Posts Tagged ‘poker’

David “Doc” Sands retires from Poker

Monday, March 3rd, 2014

David “Doc” Sands has become the latest famed poker pro to retire from the game. But unlike other players, Sands isn’t retiring because he’s burnt out or doing badly on the tables. Instead, he’ll be working for a hedge fund, as he told Doyle Brunson via twitter. Here’s a quick look at their twitter exchange:

(Brunson) There is a rumor going around that you are retiring from poker. Surely it’s not true?

(Sands) I am, to an extent. I took a job at hedge fund – learning how to place some bigger bets 😉

Sands has been playing poker since the mid-2000s. He first gained fame after racking up some impressive online poker scores, even achieving the number one ranking on PocketFives for a while. He’s earned over $3 million in online tournament cashes, with most of this money coming at Full Tilt and PokerStars.

Both he and his then-girlfriend (now wife), Erika Moutinho, achieved some mainstream fame after they made deep runs in the 2011 WSOP Main Event. This was obviously a true love connection because Sands busted out in 30th ($242,636), with Moutinho shortly following him in 29th place (same payout).

After this breakthrough in the live circuit, Sands went on to take second in the 2011 Doyle Brunson Five Diamond $100k High Roller ($664,027), second in the 2012 L.A. Poker Classic Main Event ($806,370), second in the 2013 PCA $100k High Roller ($1,259,320), and first in the 2013 WPT Championship $100k Super High Roller ($1,023,750). Thanks to all of these huge scores, he has $5,738,008 in live tournament winnings.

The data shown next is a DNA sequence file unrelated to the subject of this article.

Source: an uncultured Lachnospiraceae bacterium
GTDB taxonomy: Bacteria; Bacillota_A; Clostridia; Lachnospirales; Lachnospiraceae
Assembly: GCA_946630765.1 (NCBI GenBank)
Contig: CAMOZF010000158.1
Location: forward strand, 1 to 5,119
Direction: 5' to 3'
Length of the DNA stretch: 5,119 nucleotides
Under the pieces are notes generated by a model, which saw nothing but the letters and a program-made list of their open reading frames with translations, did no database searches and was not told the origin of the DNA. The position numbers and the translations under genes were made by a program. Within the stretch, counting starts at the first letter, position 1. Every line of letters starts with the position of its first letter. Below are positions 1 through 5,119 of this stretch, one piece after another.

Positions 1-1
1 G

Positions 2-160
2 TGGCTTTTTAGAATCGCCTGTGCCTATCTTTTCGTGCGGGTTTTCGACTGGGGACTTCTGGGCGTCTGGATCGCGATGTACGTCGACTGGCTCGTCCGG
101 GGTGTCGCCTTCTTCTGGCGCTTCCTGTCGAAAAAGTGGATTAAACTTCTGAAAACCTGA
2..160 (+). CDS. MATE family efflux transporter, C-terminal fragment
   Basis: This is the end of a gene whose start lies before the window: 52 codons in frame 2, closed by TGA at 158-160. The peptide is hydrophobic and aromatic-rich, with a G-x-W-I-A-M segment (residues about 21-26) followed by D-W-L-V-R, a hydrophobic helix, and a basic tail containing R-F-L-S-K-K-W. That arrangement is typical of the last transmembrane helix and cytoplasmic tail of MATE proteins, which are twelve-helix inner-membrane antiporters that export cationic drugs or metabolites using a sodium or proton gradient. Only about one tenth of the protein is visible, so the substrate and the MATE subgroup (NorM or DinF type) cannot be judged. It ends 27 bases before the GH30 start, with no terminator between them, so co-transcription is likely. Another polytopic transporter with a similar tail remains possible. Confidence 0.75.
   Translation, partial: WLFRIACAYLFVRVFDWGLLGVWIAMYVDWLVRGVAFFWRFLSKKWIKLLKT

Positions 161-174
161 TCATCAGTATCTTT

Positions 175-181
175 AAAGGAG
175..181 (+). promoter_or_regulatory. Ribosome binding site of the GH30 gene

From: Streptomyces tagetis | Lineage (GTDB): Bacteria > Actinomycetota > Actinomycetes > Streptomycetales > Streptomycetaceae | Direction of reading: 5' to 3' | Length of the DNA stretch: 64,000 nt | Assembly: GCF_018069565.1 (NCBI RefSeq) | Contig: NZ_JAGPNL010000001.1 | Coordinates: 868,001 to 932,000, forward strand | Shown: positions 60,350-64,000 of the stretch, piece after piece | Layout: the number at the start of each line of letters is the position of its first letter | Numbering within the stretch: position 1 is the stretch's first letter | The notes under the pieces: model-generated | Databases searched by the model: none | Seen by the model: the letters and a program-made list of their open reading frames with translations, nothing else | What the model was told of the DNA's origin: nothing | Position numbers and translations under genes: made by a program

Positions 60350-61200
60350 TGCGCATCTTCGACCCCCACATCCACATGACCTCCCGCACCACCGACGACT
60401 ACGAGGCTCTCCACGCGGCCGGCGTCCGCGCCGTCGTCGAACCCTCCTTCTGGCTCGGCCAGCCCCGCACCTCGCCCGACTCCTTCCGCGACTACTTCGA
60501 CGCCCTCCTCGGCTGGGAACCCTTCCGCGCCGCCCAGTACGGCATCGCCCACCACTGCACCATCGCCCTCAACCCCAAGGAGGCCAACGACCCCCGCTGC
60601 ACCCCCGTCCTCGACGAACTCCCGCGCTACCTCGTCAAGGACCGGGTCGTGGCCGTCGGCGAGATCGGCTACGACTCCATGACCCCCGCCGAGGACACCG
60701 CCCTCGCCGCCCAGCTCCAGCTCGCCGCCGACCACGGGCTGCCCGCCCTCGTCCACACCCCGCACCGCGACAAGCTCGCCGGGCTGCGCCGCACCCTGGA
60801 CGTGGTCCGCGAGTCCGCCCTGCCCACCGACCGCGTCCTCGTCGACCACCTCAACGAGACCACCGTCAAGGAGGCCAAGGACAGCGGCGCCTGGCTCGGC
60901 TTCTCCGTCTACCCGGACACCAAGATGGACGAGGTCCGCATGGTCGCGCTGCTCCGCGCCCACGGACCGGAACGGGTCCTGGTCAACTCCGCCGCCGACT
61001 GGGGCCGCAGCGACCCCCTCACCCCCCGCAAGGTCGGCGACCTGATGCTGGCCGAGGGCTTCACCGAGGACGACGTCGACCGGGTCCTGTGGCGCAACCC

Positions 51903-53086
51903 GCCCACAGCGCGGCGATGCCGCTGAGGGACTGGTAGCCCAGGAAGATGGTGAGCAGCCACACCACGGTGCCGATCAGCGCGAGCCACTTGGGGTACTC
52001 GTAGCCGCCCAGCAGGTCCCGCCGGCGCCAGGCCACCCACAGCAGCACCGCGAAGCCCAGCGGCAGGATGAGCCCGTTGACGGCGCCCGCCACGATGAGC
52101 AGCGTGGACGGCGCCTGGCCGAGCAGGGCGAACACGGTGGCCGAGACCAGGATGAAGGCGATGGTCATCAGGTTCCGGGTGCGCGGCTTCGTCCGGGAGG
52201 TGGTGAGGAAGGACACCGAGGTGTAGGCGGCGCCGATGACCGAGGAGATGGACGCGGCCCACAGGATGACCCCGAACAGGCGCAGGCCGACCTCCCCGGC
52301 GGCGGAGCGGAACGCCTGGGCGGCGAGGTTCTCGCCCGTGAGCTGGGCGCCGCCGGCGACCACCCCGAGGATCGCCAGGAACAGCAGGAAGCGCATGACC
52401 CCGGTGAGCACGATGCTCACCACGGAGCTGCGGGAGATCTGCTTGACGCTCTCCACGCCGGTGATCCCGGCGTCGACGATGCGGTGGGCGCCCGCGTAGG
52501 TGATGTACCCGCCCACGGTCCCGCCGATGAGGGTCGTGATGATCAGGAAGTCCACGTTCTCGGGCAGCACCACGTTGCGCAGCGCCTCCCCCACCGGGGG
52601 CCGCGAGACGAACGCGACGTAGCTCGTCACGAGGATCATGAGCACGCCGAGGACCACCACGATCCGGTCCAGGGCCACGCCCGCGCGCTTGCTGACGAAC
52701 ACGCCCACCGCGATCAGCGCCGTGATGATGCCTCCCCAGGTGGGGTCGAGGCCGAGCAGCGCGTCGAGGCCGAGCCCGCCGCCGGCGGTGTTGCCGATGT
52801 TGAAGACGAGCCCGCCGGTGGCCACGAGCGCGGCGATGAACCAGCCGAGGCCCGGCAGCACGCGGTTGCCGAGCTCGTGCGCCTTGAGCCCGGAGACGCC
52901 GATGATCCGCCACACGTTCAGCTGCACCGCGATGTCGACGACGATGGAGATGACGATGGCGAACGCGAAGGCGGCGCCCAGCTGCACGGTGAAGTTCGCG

Given the success that Sands has maintained in recent years, it’s interesting timing that he would choose now to step away from the game. But on the other hand, maybe Doc is looking at investing as a way to turn his poker profits into even more winnings. Whatever the case may be, we wish him luck in the future.

Should Poker really be covered like Winter Olympics?

Wednesday, February 12th, 2014

It’s been about a week since Joe Hachem gave his interview on how WSOP Main Event champions need to step up their ambassadorship efforts. And the discussion hasn’t stopped, with Daniel Negreanu recently bringing up an interesting perspective on poker television coverage.

Negreanu thinks that ESPN and 411 Productions could learn a thing or two from how NBC presents the Winter Olympics. As KidPoker pointed out through twitter, casual viewers aren’t exactly on a first-name basis with winter sports athletes. So NBC does a good job of focusing on athletes’ backstories. Here’s a sample of what Negreanu tweeted:

Winter Olympics provide a great example. Public doesn’t know the people or the sports but with great story telling fans & stars are created.

Much of the poker boom should be credited to ESPN and 411 Productions who spent time developing stars of poker. We have gotten away from it.

There is something interesting about EVERYONE! It’s up to the production team to find out what that is, then sell it to the public.

I have ALWAYS believed the focus should never be on the game, but on the characters who play it. We waste time appeasing the wrong demo.

Global poker numbers don’t seem to suggest that the game’s popularity is immediately dying off. However, Negreanu and other pros don’t feel like this popularity is sustainable if personality and interesting backstories aren’t brought back into the fray.